Longtime rivals IBM and Sun Microsystems have signed an agreement related to operating systems technologies with IBM extending its support for Solaris to cover more of its x86 servers and blades, the two vendors announced Thursday.
Under the agreement, IBM will distribute Solaris OS and Solaris Subscriptions for some of its System x servers and BladeCenter blade servers. The servers include BladeCenter HS21 and LS41 servers as well as IBM System x3650, System x3755, and System x3850 servers.
IBM already supported Sun's flavor of Unix on some of its BladeCenter servers.
The move is part of IBM's strategy to offer users a range of operating systems and Sun's desire to have Solaris run on a wider set of hardware. IBM has its own AIX flavor of Unix and also supports Microsoft's Windows operating system and several distributions of the open-source Linux operating system.
Sun has been trying to promote Solaris as an open alternative to Linux, whose popularity severely cut into Sun's bottom line in the early part of this decade. But Sun has so far failed to rally much support from rival server vendors like IBM, Hewlett-Packard, or Dell.
It's a big step for IBM, since the company has historically been a major proponent of Linux.
The company, however, also sells the Windows OS on its Intel systems.
Jonathan Schwartz, president and CEO of Sun, described the new partnership as a "tectonic shift" in the marketplace.
IBM and Sun have long been strong and aggressive competitors in terms of both the server and Unix operating systems markets. Both Schwartz and Bill Zeitler, senior vice president of IBM's systems and technology group, were keen to emphasize that the tie-up shouldn't be seen as either party giving up on their respective products.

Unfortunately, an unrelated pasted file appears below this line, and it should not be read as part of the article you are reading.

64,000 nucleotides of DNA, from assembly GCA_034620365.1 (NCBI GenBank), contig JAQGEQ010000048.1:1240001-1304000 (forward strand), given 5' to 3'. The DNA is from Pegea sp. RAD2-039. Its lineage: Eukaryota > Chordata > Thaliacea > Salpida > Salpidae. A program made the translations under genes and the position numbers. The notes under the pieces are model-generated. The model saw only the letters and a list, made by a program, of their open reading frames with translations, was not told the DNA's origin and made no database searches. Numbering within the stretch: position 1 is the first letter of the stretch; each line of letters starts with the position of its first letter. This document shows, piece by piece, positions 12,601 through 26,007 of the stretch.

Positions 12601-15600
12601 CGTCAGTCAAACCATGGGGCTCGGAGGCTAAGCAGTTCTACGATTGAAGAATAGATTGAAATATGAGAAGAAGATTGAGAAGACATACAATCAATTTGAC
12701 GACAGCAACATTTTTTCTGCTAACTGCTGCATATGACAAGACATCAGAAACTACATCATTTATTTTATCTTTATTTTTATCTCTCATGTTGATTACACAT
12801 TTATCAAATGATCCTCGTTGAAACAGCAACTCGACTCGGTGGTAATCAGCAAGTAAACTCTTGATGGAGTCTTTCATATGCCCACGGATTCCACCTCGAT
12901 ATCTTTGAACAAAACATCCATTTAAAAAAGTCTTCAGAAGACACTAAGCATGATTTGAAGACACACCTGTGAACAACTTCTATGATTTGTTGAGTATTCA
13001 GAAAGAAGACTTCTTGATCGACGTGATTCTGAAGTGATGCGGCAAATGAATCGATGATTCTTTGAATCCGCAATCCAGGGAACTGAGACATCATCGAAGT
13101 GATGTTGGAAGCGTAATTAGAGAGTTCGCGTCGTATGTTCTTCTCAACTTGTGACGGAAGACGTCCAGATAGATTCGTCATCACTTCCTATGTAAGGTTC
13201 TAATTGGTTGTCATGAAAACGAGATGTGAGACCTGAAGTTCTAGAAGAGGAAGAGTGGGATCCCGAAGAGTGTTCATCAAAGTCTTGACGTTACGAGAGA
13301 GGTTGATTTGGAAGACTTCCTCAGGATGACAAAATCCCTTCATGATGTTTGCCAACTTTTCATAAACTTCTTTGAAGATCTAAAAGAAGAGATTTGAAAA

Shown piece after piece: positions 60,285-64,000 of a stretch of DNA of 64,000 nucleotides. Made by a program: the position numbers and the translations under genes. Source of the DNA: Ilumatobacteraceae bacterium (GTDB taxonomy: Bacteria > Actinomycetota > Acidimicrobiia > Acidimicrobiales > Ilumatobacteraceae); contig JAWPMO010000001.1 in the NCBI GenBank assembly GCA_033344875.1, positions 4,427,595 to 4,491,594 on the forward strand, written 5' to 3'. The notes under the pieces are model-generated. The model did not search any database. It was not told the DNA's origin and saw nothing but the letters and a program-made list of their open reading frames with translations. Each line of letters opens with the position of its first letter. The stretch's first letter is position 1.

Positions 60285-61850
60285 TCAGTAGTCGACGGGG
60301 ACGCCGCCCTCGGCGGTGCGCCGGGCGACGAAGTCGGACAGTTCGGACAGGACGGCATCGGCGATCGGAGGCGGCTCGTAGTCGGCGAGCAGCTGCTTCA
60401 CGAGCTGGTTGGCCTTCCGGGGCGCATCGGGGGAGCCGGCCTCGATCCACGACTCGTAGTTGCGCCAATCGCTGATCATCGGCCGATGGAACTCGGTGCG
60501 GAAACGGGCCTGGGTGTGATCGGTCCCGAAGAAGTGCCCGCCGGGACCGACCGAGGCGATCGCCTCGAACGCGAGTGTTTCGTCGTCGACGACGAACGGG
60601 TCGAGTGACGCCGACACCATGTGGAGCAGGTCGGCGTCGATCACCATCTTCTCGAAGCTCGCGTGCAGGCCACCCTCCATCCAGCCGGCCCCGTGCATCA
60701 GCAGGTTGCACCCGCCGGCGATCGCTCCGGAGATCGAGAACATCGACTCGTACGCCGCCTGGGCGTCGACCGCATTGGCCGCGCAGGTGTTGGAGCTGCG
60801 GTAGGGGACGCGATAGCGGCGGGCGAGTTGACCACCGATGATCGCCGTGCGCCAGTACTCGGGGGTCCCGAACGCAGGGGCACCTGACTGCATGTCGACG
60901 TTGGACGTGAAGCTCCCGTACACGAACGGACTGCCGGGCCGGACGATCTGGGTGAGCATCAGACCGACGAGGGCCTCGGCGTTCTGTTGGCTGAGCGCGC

"I don't see a single operating system as being the choice," Zeitler said. "Customers and markets make choices. Mature vendors react by responding to those requirements." While IBM continues to invest in AIX and sees it as an "excellent, highly scalable, and reliable offering," the vendor is also a pragmatist, he added. "A lot of customers love Solaris and are loyal to it."
Under the terms of the formal agreement between the two companies, IBM becomes a distributor and reseller of Solaris, the only leading hardware vendor other than Sun to have that capability. While IBM will distribute Solaris, Sun will provide support for the operating system.
"I can tell you our deal with HP is arms-length," Schwartz said of an existing relationship with HP around Solaris running on HP's ProLiant servers. "They're not an OEM. Our relationship with IBM is really the strongest with any partner in the marketplace and will hopefully set the tone for other relationships. IBM stands alone," he added. Schwartz wouldn't be drawn on whether Sun is in talks with Dell about having Dell servers support Solaris.